You don’t need to be a fan of street art to enjoy Bristol, but it helps. In the homeland of the mysterious Banksy, who inadvertently brought graffiti chic to the masses (by way of the mechandisers who made money out of reproducing his designs), it’s only right that there should be a focus on the city walls as a canvas.
As some of these photos reveal, I spent a lot of time in Nelson Street, which – as I’ve recently discovered – is home to Britain’s largest street art project, called See No Evil. This project involved 72 artists from around the world contributing graffiti, which is permanently displayed here.
What’s unusual is that this was created in association with the council, so it doesn’t come with the usual ‘vandalism’ label attached by critics. You can even refer to a map of the Nelson Street artists to help you track down your favourites (I wish I had known about this before I visited, so I could appreciate it more!). Visit Bristol also has a great round-up of some of the people involved.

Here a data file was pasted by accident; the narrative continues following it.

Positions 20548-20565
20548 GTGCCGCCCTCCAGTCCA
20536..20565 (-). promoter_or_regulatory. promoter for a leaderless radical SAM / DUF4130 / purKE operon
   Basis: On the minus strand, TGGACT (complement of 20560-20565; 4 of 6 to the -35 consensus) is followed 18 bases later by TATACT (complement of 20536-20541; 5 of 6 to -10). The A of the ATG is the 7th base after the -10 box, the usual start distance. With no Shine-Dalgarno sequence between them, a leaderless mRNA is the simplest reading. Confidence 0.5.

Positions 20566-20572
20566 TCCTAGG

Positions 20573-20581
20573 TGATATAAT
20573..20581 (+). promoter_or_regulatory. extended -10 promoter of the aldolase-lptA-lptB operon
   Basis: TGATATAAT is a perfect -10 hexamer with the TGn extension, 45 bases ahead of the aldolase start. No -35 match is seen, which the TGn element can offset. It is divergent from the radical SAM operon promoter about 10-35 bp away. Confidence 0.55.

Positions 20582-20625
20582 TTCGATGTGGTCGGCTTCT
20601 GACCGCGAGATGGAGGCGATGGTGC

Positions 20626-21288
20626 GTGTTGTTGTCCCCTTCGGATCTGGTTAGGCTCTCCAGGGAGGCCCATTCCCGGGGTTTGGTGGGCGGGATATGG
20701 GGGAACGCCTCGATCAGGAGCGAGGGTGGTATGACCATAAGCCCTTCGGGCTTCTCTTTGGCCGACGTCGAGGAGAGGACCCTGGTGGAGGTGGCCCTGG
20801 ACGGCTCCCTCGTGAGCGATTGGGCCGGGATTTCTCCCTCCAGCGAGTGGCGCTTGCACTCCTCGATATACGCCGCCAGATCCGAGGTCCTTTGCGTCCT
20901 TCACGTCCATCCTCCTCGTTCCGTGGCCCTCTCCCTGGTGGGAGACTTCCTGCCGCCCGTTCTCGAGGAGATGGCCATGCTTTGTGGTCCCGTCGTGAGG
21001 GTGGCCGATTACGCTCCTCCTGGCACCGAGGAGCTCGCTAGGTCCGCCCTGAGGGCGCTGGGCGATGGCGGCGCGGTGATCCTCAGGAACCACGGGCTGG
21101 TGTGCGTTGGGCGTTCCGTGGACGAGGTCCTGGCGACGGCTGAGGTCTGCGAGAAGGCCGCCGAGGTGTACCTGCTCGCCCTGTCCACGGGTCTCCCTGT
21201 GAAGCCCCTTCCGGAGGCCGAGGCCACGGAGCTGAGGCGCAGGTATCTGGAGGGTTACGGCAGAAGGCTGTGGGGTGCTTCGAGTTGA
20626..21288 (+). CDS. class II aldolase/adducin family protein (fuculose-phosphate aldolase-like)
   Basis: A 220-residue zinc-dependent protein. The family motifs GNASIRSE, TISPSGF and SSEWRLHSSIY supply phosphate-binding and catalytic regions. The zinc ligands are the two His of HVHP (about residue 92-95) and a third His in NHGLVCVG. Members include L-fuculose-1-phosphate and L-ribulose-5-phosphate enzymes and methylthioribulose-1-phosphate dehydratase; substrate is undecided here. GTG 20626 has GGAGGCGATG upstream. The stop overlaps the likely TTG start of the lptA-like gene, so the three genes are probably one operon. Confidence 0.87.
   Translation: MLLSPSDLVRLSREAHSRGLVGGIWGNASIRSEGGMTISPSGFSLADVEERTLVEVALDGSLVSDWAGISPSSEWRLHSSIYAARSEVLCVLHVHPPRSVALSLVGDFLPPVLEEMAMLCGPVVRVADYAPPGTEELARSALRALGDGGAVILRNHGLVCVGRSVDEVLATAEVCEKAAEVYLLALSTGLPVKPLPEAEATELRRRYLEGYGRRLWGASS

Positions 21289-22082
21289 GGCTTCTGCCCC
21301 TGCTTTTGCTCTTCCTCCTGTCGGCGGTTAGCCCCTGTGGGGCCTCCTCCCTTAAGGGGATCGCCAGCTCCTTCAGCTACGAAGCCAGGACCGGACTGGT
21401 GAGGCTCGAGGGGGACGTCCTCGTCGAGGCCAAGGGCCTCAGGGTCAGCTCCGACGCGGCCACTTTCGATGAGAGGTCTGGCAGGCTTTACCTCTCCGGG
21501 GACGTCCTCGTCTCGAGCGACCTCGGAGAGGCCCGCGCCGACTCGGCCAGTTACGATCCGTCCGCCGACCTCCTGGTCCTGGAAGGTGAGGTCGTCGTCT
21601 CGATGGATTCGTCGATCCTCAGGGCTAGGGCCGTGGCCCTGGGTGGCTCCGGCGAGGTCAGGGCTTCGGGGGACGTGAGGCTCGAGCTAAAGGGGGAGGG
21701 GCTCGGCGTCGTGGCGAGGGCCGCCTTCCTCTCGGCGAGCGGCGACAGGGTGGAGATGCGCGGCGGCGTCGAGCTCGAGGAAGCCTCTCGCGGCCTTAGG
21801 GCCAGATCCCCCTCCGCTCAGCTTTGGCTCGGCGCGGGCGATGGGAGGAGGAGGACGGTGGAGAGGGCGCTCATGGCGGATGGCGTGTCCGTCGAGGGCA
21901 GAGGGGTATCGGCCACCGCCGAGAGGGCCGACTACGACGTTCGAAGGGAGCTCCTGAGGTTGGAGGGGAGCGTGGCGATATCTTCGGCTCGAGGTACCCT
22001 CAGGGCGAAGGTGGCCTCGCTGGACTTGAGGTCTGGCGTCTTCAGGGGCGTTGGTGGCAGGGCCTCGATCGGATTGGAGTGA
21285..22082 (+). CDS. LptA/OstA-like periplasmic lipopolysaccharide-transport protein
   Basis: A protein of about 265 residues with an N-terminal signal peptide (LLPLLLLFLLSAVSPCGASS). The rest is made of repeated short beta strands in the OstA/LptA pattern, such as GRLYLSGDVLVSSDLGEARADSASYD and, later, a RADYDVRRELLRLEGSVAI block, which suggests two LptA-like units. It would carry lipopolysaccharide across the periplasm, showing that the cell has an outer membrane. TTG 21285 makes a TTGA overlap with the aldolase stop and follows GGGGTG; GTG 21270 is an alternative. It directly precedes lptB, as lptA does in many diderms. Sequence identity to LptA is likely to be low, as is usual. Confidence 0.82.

If you want to learn more about street art in Bristol, there are tours available from Where the Wall (11am, every Saturday, £9 for adults, with other rates for children, couples’ discounts and family discounts; free for under 8s); I haven’t taken this tour, so I can’t personally endorse it, but the company seems to offer a comprehensive look at the street art scene, taking in key areas such as Stokes Croft.
Hopefully you can see from my photos that Bristol is a colourful and distinctive place to track down art on the streets, particularly in the city centre. Whilst East London may be considered a trendier graffiti destination, I’d argue that Bristol is more authentic in terms of expressive art, creative projects and fostering local talent.